Pisani's Trader Talk: Taking Lessons from Former Crises
If that's true, why are so many clamoring for a rate cut? If it is a credit problem, cutting the funds rate will make little difference, particularly since they have already flooded the market with liquidity. It will not magically make billions available to Countrywide or any other mortgage lender.
Still, traders like Charles Campbell at Miller Tabak has pointed out that this is a psychological Bear market--and in these kinds of markets a Fed cut--stock traders hope--will have the psychological effect of freeing up money to the players who need it.
Maybe. What is really needed is for major financial players, a strategic player (like Fannie Maeor Freddie Mac), or foreign players, to step in and make the market function normally. Expanding Fannie and Freddie's role--allowing them to buy more mortgages--is widely advocated, but generally opposed by their regulators.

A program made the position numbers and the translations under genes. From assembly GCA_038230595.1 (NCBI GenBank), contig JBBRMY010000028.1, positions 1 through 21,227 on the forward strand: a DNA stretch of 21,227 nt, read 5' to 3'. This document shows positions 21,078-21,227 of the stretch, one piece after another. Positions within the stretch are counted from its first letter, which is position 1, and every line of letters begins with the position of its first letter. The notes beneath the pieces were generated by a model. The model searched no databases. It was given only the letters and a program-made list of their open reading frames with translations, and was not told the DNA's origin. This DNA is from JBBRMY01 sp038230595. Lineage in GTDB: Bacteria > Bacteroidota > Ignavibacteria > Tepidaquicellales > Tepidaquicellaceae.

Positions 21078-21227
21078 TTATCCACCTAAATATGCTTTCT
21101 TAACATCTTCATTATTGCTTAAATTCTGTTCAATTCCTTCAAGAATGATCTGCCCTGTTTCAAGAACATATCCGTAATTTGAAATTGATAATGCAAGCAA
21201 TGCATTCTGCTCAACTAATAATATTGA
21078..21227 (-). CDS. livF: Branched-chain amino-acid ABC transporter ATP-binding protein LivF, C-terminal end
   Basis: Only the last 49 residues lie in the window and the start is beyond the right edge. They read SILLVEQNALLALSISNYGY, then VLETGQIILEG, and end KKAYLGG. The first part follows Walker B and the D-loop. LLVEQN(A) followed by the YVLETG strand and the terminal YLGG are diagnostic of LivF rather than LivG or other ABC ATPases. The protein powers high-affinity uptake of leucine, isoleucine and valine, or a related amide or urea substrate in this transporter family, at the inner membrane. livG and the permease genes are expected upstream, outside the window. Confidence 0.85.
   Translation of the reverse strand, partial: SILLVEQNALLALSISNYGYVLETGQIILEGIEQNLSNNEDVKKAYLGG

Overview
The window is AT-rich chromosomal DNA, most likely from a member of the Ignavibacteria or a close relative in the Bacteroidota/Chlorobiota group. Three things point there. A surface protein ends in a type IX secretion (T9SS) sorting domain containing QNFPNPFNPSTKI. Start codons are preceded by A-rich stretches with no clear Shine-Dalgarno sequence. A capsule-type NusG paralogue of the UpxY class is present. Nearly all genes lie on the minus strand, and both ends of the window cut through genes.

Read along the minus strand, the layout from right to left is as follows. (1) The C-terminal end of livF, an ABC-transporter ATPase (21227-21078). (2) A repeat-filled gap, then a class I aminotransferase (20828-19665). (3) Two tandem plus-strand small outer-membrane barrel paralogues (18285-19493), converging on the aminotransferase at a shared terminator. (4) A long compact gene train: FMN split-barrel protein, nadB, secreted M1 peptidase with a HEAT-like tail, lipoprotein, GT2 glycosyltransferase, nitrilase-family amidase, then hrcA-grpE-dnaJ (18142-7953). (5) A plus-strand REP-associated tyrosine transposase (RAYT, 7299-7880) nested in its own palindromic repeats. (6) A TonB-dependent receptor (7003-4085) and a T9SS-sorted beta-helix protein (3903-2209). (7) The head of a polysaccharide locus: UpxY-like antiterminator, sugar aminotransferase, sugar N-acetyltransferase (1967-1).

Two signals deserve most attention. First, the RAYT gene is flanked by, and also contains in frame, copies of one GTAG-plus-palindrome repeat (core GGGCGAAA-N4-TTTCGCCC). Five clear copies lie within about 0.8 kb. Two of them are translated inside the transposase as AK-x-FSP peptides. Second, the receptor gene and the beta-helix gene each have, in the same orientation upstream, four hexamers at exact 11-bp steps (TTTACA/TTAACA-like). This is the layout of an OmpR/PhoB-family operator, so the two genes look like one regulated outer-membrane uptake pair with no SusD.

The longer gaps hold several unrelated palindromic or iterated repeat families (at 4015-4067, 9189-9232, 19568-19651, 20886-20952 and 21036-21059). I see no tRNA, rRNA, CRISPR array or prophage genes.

Even if the Fed cuts rates, the mortgage companies have instituted tighter lending standards. And with home prices down in several key markets, many will still have trouble qualifying for mortgages.
Here's the bottom line: banks are raising cash, and squeezing everyone else. They are unlevering the financial economy. They will shut down some mortgage lenders, even some non-bank lenders, and then they'll start lending again.
The long-term risk comes a few months from now: what happens when a major corporation goes to the well to issue new corporate paper for expansion, and the major players are not willing to buy?